I’m hitting the big 40 next year and I’m getting so pressured with my failed plans while still dreaming of a better future. I’m consoled by my good friend’s wise words while having my Christmas break in Davao. We just walked around his community one morning and after we got tired, we sat outside a 7-11 store by the road. And if I remember correctly, Milo said something like this that really hit me hard, “I don’t worry about what may happen in the future anymore. I just live for the moment.”
Among other life updates, I was also telling him that I felt like “I’m next (to die),” referring to two of my beloved cousins who died in their 40’s, and they happened to be still single too like me.
After getting that out of the way, I just realized what do I really care about? Do I care much about what other people will say about my life’s progress? Shouldn’t I be comparing myself to my who I am and my past successes rather than other people’s?
Why will I worry too much about the future when I know Who holds my future?
- Be kind because everyone is fighting their own battles.
While I was going through a really difficult adjustment period working and living in the farm, I am blessed by a few people who really took the time to be there for me and listen to my struggles and challenges adjusting to the way of living and working there.
I felt the magnitude of the “power of presence” as they call it the GK (Gawad Kalinga) way.
I learned how truly valuable and life-giving it is to listen to others and really be there for them because it makes a whole world of difference.
Being kind to one’s self is important too. This year, I learned how to take good care of my physical and mental health because it is of primal importance not only for me, but for the people who love me (same goes with you!).
- Be assertive because people will continue to abuse you if you don’t stand your ground.
2018 is also a year where I became an avid follower of Brene Brown, a researcher specializing on vulnerability, courage, and shame. I learned how to see vulnerability as strength and how to do “the rumble” (indulging in difficult conversations).
With that in my life skills, I am exercising the courage to know and pursue what I really love and what would make me truly happy.
Learn from your suffering, but know too when to end it, if you must, especially if it’s in your power to change the trajectory of a situation.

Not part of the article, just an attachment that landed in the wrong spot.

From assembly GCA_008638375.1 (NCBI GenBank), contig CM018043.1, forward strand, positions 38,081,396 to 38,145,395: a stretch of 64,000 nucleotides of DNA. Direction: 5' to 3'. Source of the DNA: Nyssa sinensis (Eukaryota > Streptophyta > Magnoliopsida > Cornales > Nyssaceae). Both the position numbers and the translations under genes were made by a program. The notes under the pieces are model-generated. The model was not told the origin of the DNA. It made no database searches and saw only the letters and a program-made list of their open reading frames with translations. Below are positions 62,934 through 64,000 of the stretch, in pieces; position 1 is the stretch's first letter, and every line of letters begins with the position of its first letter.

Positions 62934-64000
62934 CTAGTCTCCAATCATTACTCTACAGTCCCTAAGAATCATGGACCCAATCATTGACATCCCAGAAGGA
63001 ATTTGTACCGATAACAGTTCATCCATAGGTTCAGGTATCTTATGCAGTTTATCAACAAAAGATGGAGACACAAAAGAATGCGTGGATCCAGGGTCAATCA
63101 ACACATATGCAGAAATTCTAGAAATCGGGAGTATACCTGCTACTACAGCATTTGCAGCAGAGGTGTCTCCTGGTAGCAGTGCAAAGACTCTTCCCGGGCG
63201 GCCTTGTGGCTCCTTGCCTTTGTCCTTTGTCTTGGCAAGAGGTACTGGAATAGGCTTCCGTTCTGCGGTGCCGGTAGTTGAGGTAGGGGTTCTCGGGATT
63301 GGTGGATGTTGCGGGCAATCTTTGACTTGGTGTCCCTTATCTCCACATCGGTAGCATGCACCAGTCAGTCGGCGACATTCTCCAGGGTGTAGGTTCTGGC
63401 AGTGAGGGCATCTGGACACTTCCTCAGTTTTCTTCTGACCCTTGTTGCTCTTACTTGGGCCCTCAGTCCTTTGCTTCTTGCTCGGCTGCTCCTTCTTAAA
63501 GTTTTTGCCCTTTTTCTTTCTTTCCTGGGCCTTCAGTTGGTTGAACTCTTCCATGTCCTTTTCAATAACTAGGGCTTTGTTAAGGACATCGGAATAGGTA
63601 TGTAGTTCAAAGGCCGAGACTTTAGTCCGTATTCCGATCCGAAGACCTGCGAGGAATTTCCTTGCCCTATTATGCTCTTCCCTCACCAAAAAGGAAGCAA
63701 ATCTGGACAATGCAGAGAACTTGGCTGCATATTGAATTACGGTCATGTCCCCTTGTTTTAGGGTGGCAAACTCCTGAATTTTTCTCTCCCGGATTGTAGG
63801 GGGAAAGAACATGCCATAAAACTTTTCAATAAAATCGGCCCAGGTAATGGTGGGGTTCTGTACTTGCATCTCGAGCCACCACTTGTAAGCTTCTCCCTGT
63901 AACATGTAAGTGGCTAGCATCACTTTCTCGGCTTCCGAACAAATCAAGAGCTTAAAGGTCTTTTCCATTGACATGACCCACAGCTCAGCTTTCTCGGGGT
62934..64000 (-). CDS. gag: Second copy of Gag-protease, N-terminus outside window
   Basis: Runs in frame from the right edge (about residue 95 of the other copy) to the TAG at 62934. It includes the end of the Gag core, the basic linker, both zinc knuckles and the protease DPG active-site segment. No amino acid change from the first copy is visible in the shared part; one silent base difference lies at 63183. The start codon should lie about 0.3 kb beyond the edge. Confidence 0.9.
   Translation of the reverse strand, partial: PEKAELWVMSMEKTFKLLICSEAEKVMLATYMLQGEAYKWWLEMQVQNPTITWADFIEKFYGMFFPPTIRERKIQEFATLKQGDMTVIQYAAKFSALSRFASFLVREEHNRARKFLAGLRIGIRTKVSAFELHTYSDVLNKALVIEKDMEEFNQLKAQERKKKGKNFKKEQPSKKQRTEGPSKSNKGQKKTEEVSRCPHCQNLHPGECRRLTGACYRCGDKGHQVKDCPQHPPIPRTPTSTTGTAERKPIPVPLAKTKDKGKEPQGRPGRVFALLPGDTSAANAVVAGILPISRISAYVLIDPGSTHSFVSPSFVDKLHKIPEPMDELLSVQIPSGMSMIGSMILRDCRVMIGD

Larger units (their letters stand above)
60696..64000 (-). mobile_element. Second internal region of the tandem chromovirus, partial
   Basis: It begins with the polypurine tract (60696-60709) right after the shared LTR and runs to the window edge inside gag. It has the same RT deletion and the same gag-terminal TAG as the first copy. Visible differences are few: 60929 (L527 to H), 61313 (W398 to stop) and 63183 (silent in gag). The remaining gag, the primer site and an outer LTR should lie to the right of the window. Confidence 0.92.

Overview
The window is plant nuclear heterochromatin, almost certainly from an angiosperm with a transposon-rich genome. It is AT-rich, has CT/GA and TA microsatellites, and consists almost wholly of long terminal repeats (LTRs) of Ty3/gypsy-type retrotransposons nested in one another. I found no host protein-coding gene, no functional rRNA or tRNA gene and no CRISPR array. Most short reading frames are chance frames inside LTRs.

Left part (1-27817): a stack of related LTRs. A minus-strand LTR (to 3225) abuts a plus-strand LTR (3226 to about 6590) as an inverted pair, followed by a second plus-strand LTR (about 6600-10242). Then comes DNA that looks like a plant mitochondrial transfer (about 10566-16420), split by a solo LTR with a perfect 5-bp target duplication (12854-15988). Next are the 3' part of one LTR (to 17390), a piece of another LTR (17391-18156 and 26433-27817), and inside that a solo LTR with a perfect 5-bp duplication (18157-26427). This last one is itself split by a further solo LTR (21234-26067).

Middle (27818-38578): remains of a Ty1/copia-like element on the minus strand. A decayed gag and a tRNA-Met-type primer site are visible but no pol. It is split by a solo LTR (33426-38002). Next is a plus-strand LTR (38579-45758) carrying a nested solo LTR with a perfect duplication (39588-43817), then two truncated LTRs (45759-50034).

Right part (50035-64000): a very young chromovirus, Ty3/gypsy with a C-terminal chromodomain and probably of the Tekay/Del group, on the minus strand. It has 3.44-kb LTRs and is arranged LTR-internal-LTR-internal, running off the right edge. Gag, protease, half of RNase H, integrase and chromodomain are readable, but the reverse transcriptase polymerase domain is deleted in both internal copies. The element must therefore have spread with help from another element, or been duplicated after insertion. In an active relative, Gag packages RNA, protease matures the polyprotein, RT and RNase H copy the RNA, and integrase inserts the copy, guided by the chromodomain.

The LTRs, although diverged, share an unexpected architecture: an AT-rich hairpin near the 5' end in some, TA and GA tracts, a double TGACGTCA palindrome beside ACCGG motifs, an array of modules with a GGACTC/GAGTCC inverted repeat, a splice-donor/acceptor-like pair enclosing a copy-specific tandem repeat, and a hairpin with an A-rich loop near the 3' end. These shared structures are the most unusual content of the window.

- Be a lifelong learner because life, in all its complexity, is teaching you lessons every day.
Even though living and working in the farm is still difficult for me, I am applying myself in the process of adapting myself to the way things are done.
I am embracing every bit of lesson I am learning along the way, because I don’t want to miss a thing.
I once read that the world is made better because of those who have suffered greatly, and I want to become a part of that league of change-makers.
- Be grateful because the attitude of gratitude turns what you have into enough.
In the spirit of lifelong learning, I stumbled upon this video by Marisa Peer, a famous psychologist to famous Hollywood celebrities while scouring for substantial videos on YouTube relating to mental health. Because of her influence, I started putting the affirmation “I am enough” in my smartphone’s alarm so I’d always wake up with that feeling of fulfillment and not with heart-breaking insecurities.
Even though I still have much to accomplish in life in terms of my life goals, I choose to be grateful to where I am so far in my life’s journey. With God’s help, I choose to be content in who I am and what I have.
I commit to live my life with wide-eyed wonder of life’s surprises. Like a child, I will embrace all of what life has to give, good or bad, while learning from it all and living life to the full.
Hooray to the new adventures of 2019!
Let me know in the comments section which one of the above could you resonate with, or share with us what be-attitude could you contribute here that you learned from this year?